Even a group as well-established as the Serafins must entertain questions and doubts when choosing a new identity.
A string quartet which debuted in 2004 under the artistic direction of Kate Ransom, president and CEO of The Music School of Delaware, the group became the Serafin Ensemble earlier this year. The change opens new vistas of possibility in repertoire, instrumentation and collaboration. Already the roster has added piano, voice, double bass, flute and horn.
But evolution isn’t always easy, especially in a chamber music world more comfortable with string quartets and a pop culture with a tendency to treat all “classical” music as antiquated.
That’s one of the reasons the Serafin Ensemble’s Summer Music festival debut on Thursday, a program titled Bohemian Gems featuring works by Czech composers Antonín Dvořák and Bedřich Smetana, felt like more than just a concert.
Smetana and Dvořák came to prominence in the second half of the 19th century as their homeland, Bohemia, was yearning to reclaim its Czech identity from the Austrian Empire. Both composers played significant roles in this revival, fusing long-cherished folk traditions with the progressive music coming from composers like Franz Liszt and Richard Wagner.
That drive to upend prevailing conventions in search of a more meaningful art form turned their country’s name into an adjective we use to this day.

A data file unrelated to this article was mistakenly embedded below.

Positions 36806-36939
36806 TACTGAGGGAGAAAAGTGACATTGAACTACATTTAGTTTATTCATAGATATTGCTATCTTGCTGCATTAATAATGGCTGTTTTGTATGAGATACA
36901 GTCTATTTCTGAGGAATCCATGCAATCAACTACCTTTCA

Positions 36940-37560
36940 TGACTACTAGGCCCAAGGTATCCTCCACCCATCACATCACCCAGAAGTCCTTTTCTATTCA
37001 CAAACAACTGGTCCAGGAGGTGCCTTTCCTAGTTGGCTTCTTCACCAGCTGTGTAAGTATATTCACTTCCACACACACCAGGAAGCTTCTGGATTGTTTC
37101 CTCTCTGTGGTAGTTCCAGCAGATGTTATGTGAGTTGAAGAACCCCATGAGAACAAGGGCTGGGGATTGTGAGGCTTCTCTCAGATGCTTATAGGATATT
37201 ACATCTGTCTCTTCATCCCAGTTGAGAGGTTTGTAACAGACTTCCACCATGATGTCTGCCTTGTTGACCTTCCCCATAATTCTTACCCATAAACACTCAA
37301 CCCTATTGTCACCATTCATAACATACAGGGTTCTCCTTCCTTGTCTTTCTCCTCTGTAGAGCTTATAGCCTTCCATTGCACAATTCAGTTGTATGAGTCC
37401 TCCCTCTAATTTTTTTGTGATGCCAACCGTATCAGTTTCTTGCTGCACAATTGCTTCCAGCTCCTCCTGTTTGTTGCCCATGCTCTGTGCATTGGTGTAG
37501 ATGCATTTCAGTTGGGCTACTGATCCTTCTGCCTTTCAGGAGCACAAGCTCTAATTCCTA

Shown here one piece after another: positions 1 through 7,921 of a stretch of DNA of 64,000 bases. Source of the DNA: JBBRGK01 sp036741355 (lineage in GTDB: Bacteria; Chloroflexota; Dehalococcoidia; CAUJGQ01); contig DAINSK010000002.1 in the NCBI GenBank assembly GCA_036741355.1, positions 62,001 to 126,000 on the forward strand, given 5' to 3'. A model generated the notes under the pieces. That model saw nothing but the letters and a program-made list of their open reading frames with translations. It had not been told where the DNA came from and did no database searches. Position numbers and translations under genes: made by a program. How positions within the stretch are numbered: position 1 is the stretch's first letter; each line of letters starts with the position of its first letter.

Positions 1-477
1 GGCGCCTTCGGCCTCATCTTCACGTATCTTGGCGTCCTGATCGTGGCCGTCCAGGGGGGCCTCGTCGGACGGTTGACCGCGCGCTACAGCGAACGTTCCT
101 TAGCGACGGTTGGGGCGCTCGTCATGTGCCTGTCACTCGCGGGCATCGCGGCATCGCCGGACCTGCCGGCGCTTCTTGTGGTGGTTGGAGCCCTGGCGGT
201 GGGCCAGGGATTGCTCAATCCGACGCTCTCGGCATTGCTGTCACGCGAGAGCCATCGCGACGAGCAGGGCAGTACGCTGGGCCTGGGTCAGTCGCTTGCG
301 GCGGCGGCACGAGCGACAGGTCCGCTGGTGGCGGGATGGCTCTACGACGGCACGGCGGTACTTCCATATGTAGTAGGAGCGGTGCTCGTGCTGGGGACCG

While the Serafins are unlikely to stage a revolt in northern Delaware, their performance, both musically and personally, marked a break from the typical string quartet mold. The feel in the theater was of watching a bunch of friends – who just happened to be renowned performers – getting together to play some great tunes. It was practically bohemian.
When I spoke to Ransom several weeks ago for a story on the upcoming festival, I asked if she was concerned about audience outreach. This was code for, “Are you worried that your audiences are all going to be senior citizens and music geeks like me?”
Ransom put me in my place – very politely – with the authority of a music school president. There are bands and wind ensembles and choirs in nearly every middle and high school. There are colleges in each state with robust music departments. One recording of Vivaldi’s Four Seasons has more than 200 million YouTube views and a collection of Mozart’s greatest hits weighs in at 174 million. Clearly you don’t need a Social Security card to love classical music.
One of the biggest hang-ups, Ransom told me, is the concert-going experience. Studies have found that people of all ages report being discouraged by arbitrary factors that have little to do with the actual music – the fancy dress; the rules about when it’s okay to clap; the stiff, disinterested demeanor of some performers; the length of concerts. (Ticket prices can present high barriers, too.)
The prospect of a stiff, straight-faced evening melted away as soon as I walked in The Music School’s front doors and saw Ransom and Gus Mercante, countertenor and festival manager, among a small crowd in the lobby. In 13 years as a classical performer and more as a fan, I don’t think I’ve ever chatted with the folks running the show minutes before it starts.
“It’s about time to head back,” Ransom said lightly. “See you out there.” That welcome cognitive dissonance persisted through the show.